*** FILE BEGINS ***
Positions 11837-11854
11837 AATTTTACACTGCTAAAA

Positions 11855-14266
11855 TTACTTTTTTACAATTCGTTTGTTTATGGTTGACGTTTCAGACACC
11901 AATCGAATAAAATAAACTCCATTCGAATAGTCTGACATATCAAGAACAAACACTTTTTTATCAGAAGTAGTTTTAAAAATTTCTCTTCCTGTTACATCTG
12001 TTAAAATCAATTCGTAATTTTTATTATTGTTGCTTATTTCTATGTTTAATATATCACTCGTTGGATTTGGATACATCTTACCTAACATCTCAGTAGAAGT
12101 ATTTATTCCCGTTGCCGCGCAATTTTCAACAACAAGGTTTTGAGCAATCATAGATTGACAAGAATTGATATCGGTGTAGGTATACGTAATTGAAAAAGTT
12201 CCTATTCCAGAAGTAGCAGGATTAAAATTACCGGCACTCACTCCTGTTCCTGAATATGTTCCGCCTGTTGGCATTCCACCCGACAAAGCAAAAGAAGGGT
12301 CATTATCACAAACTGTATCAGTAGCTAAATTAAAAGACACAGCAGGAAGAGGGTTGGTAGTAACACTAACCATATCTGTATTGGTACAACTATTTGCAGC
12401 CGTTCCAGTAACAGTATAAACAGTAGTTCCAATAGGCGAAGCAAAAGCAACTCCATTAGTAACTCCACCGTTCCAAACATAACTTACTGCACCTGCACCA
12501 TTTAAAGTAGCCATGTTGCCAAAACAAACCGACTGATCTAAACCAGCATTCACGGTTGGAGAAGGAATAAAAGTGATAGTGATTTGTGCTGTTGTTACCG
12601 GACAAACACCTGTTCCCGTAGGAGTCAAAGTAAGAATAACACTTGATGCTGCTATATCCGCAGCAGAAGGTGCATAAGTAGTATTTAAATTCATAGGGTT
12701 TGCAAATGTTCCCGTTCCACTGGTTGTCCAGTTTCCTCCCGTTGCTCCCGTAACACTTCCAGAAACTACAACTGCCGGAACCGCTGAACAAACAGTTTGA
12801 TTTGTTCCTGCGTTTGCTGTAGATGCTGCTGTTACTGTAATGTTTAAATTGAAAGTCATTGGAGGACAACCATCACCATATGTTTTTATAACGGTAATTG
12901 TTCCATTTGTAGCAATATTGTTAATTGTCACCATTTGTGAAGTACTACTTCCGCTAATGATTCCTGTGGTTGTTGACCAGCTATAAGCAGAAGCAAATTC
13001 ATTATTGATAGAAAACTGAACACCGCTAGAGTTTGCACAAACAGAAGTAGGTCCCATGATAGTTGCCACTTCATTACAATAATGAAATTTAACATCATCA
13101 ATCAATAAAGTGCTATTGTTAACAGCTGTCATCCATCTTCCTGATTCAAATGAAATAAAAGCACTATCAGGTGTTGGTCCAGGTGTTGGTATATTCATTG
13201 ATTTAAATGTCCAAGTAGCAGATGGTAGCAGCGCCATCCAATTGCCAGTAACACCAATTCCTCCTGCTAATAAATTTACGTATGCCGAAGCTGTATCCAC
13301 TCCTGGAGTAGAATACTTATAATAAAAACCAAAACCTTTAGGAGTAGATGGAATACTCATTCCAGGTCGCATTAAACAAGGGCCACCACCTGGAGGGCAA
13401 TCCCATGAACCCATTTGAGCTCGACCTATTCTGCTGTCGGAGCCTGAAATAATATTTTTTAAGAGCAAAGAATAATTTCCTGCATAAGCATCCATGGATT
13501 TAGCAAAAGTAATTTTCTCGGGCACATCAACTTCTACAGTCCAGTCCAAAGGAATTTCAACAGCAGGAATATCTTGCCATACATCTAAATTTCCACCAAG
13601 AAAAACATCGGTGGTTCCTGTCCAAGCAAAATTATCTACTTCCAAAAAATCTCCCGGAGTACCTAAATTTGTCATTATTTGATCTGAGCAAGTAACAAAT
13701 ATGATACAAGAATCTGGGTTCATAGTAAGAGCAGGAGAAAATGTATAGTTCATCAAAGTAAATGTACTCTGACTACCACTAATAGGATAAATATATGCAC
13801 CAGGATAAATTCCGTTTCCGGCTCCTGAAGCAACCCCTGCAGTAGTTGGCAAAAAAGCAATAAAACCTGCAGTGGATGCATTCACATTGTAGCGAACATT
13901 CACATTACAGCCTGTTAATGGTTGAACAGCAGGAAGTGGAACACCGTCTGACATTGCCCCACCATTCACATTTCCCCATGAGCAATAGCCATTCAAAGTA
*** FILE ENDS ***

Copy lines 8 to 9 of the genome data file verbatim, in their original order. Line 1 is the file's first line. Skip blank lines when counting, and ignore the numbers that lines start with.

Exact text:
12201 CCTATTCCAGAAGTAGCAGGATTAAAATTACCGGCACTCACTCCTGTTCCTGAATATGTTCCGCCTGTTGGCATTCCACCCGACAAAGCAAAAGAAGGGT
12301 CATTATCACAAACTGTATCAGTAGCTAAATTAAAAGACACAGCAGGAAGAGGGTTGGTAGTAACACTAACCATATCTGTATTGGTACAACTATTTGCAGC